t supplies water and power to 40 million people from Wyoming to Mexico and irrigates billions of dollars in cropland used to feed millions more.
No wonder so many people are worried about the Colorado River. Punishing drought has ravaged the system for almost 20 years, shrinking its two largest reservoirs to a record low 40 percent of combined capacity.
A bleached bathtub ring 130 feet tall marks the decline of Lake Mead, which supplies 90 percent of the water used by nearly three-quarters of Nevada residents. That white stripe on the cliffs surrounding the nation’s largest reservoir is expected to grow another 30 feet over the next two years as farms and cities downstream continue to divert more water than the Colorado can reliably provide.
The current dry spell has gone on so long in the mountains that feed the river that researchers have begun to describe it with words like “megadrought” or worse. Some argue we could be witnessing the river’s “new normal” in a warming world.
The seven Western states that draw water from the river face a federal deadline of March 19 to submit plans to voluntarily trim their use ahead of a federal shortage declaration expected this year, which would force deeper cuts designed to keep Lake Mead from crashing.
Brad Udall, a senior water and climate scientist at Colorado State University, has written extensively about the impacts of climate change on the river. A 2017 study he coauthored with climate researcher Jonathan Overpeck charts a 20 percent decline in the Colorado’s flow since 2000, with at least a third of those losses directly tied to rising temperatures and increased evaporation.
“That’s the link to climate change, and it’s pretty apparent,” Udall said. “Losses like that year in and year out is what leads to the edge of the cliff we’re standing on.”
Water officials in Las Vegas insist they are ready for whatever the drought dishes out at Lake Mead — or they soon will be.
All it took was $1.47 billion in construction bonds, which water customers and taxpayers will be paying off for decades through service charges, connection fees and a quarter-cent sales tax.
In 2008, the Southern Nevada Water Authority started construction on a third straw at Lake Mead, one designed to keep water flowing to the Las Vegas Valley should the lake drop low enough to shut down the community’s two older intakes.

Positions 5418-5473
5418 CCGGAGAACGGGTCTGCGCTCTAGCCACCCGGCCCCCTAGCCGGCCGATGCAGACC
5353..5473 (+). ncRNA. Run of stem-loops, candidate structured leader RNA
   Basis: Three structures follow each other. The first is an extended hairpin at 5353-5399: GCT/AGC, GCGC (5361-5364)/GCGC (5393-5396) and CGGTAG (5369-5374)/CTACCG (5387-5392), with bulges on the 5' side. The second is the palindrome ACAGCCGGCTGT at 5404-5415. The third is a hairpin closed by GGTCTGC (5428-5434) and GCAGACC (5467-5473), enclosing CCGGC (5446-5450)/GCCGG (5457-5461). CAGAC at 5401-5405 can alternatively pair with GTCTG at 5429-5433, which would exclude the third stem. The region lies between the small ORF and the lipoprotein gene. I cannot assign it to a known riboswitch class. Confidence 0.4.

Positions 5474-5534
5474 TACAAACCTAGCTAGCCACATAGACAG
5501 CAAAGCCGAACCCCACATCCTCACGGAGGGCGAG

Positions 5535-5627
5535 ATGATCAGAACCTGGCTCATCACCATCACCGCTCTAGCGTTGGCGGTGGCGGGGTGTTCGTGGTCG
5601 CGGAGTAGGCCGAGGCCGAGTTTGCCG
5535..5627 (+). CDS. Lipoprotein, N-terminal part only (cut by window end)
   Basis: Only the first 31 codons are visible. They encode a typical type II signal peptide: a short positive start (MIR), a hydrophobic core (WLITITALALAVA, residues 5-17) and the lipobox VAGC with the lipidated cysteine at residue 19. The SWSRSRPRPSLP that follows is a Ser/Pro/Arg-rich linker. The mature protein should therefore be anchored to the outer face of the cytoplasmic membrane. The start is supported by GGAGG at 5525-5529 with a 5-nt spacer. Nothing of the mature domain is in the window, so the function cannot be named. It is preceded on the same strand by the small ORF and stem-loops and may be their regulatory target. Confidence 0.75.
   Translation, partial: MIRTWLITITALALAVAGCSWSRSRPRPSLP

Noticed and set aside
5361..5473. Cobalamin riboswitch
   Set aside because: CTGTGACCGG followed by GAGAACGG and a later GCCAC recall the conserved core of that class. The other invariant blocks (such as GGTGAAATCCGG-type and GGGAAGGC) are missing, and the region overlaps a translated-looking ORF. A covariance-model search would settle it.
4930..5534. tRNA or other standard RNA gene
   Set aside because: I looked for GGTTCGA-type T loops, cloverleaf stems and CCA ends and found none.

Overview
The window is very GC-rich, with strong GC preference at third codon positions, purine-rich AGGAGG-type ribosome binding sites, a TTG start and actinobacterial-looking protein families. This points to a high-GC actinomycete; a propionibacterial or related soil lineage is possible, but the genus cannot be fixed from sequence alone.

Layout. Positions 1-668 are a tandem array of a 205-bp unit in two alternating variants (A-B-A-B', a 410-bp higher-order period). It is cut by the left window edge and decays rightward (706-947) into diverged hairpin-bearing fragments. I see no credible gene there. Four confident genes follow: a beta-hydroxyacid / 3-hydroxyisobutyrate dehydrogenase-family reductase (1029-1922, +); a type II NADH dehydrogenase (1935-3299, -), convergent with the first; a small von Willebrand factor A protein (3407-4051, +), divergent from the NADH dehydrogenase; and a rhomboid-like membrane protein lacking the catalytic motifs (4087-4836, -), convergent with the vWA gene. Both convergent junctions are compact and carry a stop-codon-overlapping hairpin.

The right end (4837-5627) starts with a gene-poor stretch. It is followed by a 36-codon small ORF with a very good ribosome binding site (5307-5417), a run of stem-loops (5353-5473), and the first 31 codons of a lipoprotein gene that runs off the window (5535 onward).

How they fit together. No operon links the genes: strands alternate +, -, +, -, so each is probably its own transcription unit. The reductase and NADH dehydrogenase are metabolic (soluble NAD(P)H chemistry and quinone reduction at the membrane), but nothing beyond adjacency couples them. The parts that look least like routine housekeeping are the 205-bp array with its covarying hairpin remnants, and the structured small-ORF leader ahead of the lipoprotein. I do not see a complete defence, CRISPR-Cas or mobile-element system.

The 3-mile, $817 million tunnel to the deepest part of the reservoir was finished in 2015 and will soon be paired with a low-lake-level pumping station on track for completion in April 2020. That $650 million project will allow the authority to continue delivering Nevada’s full allocation of Colorado River water even if Lake Mead shrinks another 190 feet to “dead pool” level, the point at which water can no longer be released downstream through Hoover Dam.
Authority General Manager John Entsminger said those two infrastructure investments essentially make the community “immune from the drought cycle.”
“We did that before anybody else was really talking about how bad the conditions in the lake could get. And because we moved fast, we’re now … in a great position to weather some of the more dire predictions that are coming out about the Colorado River,” he said. “I think the worst-case scenario is that we continue to see declines in inflow into Lake Mead, and the basin states and Mexico don’t do anything about it. Fortunately, the worst-case scenario for us still has us able to take our water out of the lake.”
If access to water won’t be an issue for Southern Nevada, the total amount available eventually might be.
The continued decline of Lake Mead will trigger a series of cuts by Nevada, Arizona and California, the first of which is on track to hit Jan. 1 with the expected first-ever federal shortage declaration.
Though the community has reduced water use enough over the past 15 years to absorb any cuts expected in the near term, years of sustained shortages would make it increasingly difficult for Southern Nevada to find the water it needs for future growth.
“Our state is on the brink of a water crisis and, as our communities in Southern Nevada continue to grow and thrive, this crisis will only worsen,” Gov. Steve Sisolak said in a written response to questions from the Review-Journal. “There’s no question that we need a 21st-century solution to Southern Nevada’s water supply issues in order to keep up with the exciting growth that region has seen over the last several years.”